I checked out a dozen or so audiobooks from the library before I left Fresno, which I expected would primarily come in handy during the long drive to Austin and then Wyoming. Indeed, the BBC Radio dramatization of Good Omens made California pass in a blur, while the maddening and heart-wrenching Educated by Tara Westover made the unfathomably long drive through Arizona, New Mexico, and West Texas all but disappear. However on the drive to Wyoming, Dad and I talked pretty much the entire way. So it wasn’t until I found myself with so many unclaimed hours to fill between meetups, that I returned to the audiobooks. I finished Anthony Bourdain’s Medium Raw which I had started during that neverending drive through Texas, and I began listening to Oliver Sacks’ wonderful memoir, On the Move, while driving to check out the town of Encampment. I continued listening to On the Move after I reached our fifth meetup location that afternoon, hiking with my headphones on for 2 miles up a dirt road and then back again. I continued listening for several hours after dinner in the rooftop tent when the clouds started to threaten rain and the wind picked up. And I finished listening the following morning as I awaited Dad’s early arrival. For the last 2 days he’d been pushing to make extra miles because his plan inadvertently shoehorned a 3,000-foot climb up to an 11,000-foot peak near the end of what was supposed to be a 21.7-mile day—the following day. So instead of calling it quits when he reached me at 9:30am, he resupplied quickly and then continued on, aiming to cover another 10 miles, so that he’d only have 12 to do while going over the mountain.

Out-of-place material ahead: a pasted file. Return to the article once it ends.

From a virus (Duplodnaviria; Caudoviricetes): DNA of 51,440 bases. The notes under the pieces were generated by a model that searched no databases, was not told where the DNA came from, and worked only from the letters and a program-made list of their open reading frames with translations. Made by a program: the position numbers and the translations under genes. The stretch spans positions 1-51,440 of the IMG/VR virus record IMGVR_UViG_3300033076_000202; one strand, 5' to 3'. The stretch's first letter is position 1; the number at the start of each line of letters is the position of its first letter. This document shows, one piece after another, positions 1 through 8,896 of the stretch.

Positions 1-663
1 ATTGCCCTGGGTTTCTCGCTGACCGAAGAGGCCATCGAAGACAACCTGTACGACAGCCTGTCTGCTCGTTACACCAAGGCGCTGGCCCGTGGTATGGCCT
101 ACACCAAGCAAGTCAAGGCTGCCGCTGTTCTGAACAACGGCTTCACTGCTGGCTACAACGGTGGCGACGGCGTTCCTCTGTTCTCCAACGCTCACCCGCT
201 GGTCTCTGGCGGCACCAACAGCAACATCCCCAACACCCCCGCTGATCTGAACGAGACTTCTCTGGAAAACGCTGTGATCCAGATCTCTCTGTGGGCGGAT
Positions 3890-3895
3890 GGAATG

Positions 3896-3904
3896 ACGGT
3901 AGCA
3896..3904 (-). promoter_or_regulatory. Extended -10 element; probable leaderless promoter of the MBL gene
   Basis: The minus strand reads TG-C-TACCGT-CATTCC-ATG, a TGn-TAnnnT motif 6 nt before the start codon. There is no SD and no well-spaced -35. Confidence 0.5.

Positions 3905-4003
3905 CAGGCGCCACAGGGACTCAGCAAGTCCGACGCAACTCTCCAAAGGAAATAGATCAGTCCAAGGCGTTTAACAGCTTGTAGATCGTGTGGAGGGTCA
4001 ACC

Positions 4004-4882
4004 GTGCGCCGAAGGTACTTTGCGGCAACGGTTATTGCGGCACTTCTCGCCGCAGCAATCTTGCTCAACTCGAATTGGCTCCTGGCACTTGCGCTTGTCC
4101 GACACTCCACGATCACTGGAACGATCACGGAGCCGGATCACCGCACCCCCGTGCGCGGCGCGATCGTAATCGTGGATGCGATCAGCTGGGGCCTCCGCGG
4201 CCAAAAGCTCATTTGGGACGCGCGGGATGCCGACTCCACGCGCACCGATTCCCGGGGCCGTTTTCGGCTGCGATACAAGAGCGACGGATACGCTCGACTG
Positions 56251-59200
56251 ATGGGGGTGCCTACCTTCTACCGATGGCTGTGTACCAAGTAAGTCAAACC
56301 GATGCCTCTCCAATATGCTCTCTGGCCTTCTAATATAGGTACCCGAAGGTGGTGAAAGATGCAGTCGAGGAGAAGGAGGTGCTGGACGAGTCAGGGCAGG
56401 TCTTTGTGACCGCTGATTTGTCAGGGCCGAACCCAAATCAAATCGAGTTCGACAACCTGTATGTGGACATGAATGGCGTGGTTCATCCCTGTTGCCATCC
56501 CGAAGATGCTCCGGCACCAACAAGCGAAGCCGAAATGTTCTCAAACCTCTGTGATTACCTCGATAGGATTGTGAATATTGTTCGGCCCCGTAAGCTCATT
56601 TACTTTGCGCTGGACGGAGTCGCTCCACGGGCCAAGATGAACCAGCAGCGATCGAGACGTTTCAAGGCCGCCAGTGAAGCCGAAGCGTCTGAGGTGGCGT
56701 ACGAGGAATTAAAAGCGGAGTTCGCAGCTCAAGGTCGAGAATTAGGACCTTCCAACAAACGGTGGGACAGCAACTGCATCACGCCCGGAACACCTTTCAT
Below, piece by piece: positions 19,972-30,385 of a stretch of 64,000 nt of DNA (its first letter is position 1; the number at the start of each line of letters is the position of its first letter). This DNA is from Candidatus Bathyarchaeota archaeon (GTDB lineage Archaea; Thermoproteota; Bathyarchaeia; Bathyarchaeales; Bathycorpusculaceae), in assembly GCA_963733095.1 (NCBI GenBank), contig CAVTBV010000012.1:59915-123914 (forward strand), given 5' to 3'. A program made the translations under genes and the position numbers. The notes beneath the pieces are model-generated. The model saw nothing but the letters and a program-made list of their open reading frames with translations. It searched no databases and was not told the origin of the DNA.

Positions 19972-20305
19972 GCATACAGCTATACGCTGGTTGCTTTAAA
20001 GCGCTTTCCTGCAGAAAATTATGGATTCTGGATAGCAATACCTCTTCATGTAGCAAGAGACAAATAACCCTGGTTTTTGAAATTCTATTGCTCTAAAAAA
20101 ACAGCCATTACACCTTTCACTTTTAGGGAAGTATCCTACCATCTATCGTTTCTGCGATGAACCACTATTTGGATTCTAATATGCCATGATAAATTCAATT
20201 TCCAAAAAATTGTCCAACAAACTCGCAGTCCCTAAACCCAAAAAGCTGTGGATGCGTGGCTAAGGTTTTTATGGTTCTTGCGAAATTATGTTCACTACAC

After Dad’s “drive-thru” resupply, I relocated to our sixth and final meetup in Wyoming, a sweet spot nestled among the trees, in fact the first spot with any trees to speak of thus far on the trail. The following morning I woke early so that I could meet Dad at the top of the 11,000-foot peak. But not that early—I had 1,122 feet of elevation to ascend over 3.8 miles, while he was climbing 2,073 feet over 8.7 miles to reach the top. Also for the first time, it was cold, windy, foggy…and raining. We met near the peak at 9am and then made our way down, back the way I had come. The rain had stopped by the time we reached the Jeep, but our feet were wet and we were quite chilled, so to warm us up, I cooked sausages wrapped in tortillas with pickles and mustard for lunch, and later for dinner, pizza-quesadillas. After 12 days on the CDT, Dad had completed 207.1 miles.